PHILADELPHIA Prosecutors on Monday laid out a case of what they described as vile sexual attacks on a child by a priest and a former teacher, opening a new chapter in the sexual abuse scandal that has rocked the Roman Catholic Archdiocese of Philadelphia.
Reverend Charles Engelhardt, 66, and former teacher Bernard Shero, 49, are accused of involuntary deviate sexual intercourse with a child, endangering the welfare of a child and corruption of a minor, in Common Pleas Court in Philadelphia.
A third accused abuser, former priest Edward Avery, 71, pleaded guilty to sexual abuse and is serving a prison sentence of 2 1/2 to 5 years.
The district attorney's office said if Engelhardt and Shero are convicted, the maximum sentence for Engelhardt would be 28 1/2 to 57 years in prison and for Shero 33 to 67 years
Defense attorneys for the two men promptly raised questions about the victim, now 24, whose alleged ordeal was detailed in a 2011 grand jury report on child sex abuse in the archdiocese, the nation's sixth largest with 1.5 million members.
The victim gave "three, four, five" differing accounts of what happened, Michael McGovern, Engelhardt's lawyer, told the jury.
"Whatever time you talk to him it is a completely different version," he said.
The same grand jury report led to the conviction last year of Monsignor William Lynn, former secretary of the clergy for the archdiocese, who was found guilty of endangering the welfare of a child.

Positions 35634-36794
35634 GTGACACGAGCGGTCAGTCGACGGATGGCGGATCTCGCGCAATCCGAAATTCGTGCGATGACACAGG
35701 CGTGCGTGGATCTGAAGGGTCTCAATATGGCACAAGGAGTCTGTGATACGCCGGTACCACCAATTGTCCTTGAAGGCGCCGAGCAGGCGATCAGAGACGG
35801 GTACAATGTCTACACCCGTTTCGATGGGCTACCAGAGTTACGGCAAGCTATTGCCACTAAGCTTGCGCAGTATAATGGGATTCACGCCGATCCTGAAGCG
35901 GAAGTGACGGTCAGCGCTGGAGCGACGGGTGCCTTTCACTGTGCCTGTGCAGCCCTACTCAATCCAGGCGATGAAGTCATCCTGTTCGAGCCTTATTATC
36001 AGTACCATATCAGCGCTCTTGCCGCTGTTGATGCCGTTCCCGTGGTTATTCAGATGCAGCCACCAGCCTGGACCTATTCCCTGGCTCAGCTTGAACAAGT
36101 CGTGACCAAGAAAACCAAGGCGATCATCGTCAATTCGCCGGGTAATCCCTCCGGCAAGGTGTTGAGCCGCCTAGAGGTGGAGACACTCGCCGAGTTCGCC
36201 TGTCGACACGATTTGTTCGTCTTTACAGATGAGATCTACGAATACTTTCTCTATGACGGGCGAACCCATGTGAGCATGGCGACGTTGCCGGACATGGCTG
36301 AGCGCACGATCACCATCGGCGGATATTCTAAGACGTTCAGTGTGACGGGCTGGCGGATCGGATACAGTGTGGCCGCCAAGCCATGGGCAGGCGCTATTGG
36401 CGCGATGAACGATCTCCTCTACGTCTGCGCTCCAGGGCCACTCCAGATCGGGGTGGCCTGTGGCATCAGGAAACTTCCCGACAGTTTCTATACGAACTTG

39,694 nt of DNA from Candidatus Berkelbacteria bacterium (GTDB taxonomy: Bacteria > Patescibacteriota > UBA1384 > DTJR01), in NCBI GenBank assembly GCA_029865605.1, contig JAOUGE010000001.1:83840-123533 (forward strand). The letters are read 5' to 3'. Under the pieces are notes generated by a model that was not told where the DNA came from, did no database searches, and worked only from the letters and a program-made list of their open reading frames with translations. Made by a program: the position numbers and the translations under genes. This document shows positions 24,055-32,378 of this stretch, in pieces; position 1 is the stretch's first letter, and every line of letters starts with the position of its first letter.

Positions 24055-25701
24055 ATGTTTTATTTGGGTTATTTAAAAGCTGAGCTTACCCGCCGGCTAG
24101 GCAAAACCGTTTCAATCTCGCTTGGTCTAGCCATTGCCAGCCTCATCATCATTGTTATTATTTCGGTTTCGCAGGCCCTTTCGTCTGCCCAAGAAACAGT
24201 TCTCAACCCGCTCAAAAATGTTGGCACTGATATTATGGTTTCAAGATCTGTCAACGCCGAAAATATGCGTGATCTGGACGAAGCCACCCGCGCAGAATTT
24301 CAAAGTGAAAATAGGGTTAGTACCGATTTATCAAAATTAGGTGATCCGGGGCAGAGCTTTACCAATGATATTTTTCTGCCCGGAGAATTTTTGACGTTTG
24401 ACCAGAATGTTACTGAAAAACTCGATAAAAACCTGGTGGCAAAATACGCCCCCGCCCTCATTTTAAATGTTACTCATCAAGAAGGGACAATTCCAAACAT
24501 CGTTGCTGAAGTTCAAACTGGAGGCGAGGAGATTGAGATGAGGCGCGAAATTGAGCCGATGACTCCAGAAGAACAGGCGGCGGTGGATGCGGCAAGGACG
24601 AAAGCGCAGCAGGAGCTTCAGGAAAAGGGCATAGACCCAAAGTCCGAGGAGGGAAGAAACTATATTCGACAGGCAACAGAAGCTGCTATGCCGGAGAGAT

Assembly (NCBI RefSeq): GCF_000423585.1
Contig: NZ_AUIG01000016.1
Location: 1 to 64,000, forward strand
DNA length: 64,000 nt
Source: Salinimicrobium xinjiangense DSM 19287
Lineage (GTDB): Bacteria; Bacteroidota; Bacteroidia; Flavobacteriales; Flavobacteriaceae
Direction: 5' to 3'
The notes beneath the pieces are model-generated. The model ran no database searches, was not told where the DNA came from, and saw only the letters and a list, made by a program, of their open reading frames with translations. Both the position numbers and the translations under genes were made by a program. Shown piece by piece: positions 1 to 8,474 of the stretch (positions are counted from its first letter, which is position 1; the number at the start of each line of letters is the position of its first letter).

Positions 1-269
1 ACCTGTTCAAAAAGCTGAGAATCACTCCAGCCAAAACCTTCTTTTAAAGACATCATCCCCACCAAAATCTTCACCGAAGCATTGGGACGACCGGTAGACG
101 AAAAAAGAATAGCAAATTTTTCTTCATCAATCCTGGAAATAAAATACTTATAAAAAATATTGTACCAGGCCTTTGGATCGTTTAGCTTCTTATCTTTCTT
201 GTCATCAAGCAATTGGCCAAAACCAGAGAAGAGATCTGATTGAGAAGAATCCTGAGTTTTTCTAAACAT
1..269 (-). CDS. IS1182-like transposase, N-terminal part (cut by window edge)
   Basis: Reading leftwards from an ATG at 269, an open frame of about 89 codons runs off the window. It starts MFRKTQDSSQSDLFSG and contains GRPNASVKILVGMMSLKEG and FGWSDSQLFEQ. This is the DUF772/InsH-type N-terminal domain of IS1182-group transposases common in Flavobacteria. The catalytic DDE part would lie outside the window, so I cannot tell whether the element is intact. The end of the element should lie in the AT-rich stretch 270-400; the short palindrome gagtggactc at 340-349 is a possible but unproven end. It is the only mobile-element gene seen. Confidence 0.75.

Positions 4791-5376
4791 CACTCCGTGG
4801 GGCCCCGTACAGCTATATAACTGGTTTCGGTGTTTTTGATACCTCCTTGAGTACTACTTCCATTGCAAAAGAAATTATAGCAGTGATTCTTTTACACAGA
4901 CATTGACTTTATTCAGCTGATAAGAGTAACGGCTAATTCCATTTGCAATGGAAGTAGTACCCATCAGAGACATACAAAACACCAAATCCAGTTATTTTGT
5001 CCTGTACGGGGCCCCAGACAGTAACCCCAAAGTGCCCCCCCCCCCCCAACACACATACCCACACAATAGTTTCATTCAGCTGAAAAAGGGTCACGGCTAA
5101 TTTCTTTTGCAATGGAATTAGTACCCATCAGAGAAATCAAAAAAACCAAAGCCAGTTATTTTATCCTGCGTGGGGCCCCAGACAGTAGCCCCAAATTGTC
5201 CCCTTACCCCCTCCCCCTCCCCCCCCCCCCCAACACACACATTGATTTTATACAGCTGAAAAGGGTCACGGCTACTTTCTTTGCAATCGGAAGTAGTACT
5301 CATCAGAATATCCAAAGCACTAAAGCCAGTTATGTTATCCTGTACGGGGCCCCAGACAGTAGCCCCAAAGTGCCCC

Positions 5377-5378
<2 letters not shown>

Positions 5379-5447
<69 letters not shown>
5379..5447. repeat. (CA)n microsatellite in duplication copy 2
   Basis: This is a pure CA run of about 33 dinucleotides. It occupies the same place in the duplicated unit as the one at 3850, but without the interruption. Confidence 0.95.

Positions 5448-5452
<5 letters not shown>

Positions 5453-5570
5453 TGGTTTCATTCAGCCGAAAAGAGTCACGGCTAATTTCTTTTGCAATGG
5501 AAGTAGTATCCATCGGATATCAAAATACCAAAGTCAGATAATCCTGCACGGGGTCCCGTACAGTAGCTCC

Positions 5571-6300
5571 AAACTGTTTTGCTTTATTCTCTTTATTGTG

Lynn, now serving a prison sentence of up to six years, was the highest-ranking clergyman to be convicted in the U.S. Roman Catholic Church scandal.
Making her opening statement in the Engelhardt and Shapiro case, Assistant District Attorney Evangelia Manos said the boy in question not only had been sexually abused but was passed from one molester to the next.
"He was subjected to the most vile attacks," she said.
Avery played a pivotal role in Lynn's case. Prosecutors said Avery was a priest with a history of sexual abuse whom Lynn reassigned to St. Jerome's, a parish in Philadelphia that was unaware of his past and where the alleged sexual abuse took place.
Shero's lawyer, Burton Rose, said in his opening statement that the alleged victim changed his story about one assault, first saying it happened in a car but later saying it happened in a big municipal park.
He tried to paint a sympathetic portrait of his client, who wears thick eyeglasses, as being legally blind in one eye and having impaired vision in the other, and who was tormented by students at St. Jerome's who would throw stones at his house.
"Is this the kind of guy who would do the things that (the victim) alleges?" Rose asked the jury.
(Editing by Ellen Wulfhorst; Editing by Steve Orlofsky)